When Too Much Control of the Press Interview is a Bad Thing

Last Updated Mar 6, 2008 6:09 PM EST

Last week, Google CEO Eric Schmidt announced Google Health, a new health information service at a press conference at the HIMSS health care information trade show. Afterward, he granted a one-on-one interview to CNET's Elinor Mills, who, you may remember, pissed off Google and Schmidt a couple of years ago when she Googled Schmidt and found a few interesting facts about him (and wrote about it).

So Mills flies across the country to sit down with Schmidt after his press conference, and before the interview starts, the

PR person tells her she can only ask questions about Google Health. Mills tries a couple of other questions anyway, and Schmidt declines to answer. The only wiggle room she finds is to ask some general questions about Google tied to Google Health. Here's the link to Mills' story about the Schmidt interview.

In my media training programs I teach the art of "controlling the interview." It's an important skill for a spokesperson to learn. But I think Schmidt and Google took this way too far in this situation -- and for no apparent reason.

There are two objectives for teaching spokespeople to control the interview: to increase the spokesperson's confidence in giving the interview and therefore delivering the key messages, and to give the spokesperson the tools to make sure those topics are addressed and to help them avoid topics they are unprepared to address.

Note that "payback for pissing us off" isn't one of the uses for this approach. Neither is "because I can."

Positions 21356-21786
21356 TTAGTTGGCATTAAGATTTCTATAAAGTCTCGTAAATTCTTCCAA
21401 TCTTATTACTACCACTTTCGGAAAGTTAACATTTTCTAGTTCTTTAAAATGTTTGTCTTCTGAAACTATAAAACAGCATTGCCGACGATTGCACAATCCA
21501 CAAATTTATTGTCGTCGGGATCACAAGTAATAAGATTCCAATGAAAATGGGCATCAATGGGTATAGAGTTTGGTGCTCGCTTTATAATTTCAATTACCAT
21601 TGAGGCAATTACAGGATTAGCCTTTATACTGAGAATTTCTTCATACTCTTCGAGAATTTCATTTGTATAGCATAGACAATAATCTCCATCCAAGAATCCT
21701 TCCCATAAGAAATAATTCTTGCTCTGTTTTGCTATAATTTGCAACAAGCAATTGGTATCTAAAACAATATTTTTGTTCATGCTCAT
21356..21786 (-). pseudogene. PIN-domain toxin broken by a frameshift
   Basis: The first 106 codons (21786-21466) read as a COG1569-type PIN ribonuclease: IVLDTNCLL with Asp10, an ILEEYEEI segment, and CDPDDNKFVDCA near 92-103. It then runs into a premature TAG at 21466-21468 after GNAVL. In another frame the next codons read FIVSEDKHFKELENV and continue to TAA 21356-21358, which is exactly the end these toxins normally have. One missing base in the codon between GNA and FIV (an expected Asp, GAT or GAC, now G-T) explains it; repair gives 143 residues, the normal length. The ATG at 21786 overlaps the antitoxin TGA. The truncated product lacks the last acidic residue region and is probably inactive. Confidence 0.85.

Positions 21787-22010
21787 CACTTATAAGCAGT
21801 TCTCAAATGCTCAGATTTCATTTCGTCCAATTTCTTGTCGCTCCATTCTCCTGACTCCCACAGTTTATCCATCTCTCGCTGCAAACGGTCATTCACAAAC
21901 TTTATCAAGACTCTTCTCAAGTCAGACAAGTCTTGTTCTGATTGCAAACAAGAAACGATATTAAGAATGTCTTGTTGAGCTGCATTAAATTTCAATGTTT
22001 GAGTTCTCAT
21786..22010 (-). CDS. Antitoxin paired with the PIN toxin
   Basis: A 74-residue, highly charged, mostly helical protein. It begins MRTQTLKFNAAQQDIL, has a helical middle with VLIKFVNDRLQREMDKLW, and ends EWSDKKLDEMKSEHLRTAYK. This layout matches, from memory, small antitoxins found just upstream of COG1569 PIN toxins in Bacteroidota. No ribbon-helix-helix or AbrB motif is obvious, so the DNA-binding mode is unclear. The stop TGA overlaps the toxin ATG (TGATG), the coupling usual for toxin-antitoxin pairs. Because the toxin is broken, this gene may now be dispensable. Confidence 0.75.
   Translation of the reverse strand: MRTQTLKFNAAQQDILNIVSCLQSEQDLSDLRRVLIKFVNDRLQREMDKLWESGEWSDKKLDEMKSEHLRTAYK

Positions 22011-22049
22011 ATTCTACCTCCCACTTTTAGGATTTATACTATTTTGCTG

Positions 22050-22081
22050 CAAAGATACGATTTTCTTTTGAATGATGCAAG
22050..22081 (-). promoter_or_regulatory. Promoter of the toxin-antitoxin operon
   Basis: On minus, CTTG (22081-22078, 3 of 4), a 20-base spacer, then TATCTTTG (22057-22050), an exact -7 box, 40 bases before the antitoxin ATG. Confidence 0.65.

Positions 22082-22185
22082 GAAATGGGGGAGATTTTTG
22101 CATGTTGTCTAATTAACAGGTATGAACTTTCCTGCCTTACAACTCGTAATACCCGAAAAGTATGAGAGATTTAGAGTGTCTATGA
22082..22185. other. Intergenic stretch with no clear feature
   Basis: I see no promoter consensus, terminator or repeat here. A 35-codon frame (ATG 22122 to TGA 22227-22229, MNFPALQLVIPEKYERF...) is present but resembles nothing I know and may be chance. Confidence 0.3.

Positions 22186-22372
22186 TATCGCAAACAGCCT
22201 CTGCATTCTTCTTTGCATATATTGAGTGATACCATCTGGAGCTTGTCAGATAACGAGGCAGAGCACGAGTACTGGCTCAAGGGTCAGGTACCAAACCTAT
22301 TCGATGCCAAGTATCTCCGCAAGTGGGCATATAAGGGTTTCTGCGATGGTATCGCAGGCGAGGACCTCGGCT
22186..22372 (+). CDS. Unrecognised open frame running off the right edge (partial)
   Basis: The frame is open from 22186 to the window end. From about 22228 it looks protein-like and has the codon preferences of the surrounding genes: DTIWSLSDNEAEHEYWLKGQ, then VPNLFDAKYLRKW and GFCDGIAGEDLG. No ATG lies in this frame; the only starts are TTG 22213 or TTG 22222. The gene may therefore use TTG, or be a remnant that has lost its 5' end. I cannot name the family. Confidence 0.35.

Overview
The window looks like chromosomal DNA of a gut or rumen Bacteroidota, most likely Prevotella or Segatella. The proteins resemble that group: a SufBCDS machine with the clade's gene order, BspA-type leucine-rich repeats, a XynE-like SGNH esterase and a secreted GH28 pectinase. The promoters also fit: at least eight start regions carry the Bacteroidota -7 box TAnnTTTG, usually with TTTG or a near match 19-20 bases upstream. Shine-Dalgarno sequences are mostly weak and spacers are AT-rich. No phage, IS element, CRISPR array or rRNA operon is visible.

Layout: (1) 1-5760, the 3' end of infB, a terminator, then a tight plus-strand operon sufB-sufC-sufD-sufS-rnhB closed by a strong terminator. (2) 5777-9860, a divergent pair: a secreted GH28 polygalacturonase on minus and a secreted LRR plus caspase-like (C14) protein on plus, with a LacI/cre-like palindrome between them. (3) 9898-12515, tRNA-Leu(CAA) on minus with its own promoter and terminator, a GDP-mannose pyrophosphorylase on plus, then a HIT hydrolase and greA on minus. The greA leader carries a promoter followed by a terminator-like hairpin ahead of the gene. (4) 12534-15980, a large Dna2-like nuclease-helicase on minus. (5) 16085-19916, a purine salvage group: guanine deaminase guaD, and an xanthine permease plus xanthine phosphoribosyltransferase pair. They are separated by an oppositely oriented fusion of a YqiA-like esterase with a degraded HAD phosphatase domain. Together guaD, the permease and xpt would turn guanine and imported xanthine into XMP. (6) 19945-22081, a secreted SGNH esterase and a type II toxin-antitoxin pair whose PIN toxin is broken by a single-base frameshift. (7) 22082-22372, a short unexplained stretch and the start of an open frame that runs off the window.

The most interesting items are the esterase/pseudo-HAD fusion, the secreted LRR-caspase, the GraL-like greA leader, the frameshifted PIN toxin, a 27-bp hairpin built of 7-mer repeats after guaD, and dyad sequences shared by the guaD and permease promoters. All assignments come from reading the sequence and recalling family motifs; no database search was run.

Google is perhaps the most admired company in the world right now. Its service is fantastic and they have been richly rewarded for providing it. They've got a great story, right? Of course, they have business challenges, but so does everyone. So why not let Schmidt respond to whatever questions he is able to respond to? What in the world are they afraid of?

Furthermore, you can't "control" the interview in such a way that it is blatantly transparent. You learn the techniques, you practice them, and they become natural. If it is obvious to the reporter, you've messed up and dinged your corporate reputation.

PS -- Here's a link to CNET's News.com's Dan Farber's critique of Schmidt's behavior.

  • Jon Greer

    Jon Greer has been analyzing media and PR for more than 25 years. He's been a journalist and a PR executive, and has been a featured speaker for many years at the Bulldog Reporter Media Relations Summit, and served as Bulldog's Editorial Director for their PR University series of weekly how-to audio conferences.

    Jon provides PR services including media relations and freelance writing to clients including start-ups, law firms, corporations, investment banks and venture capital firms. In addition, Jon provides spokesperson training. Learn more about Jon's training programs at The Media Bridge.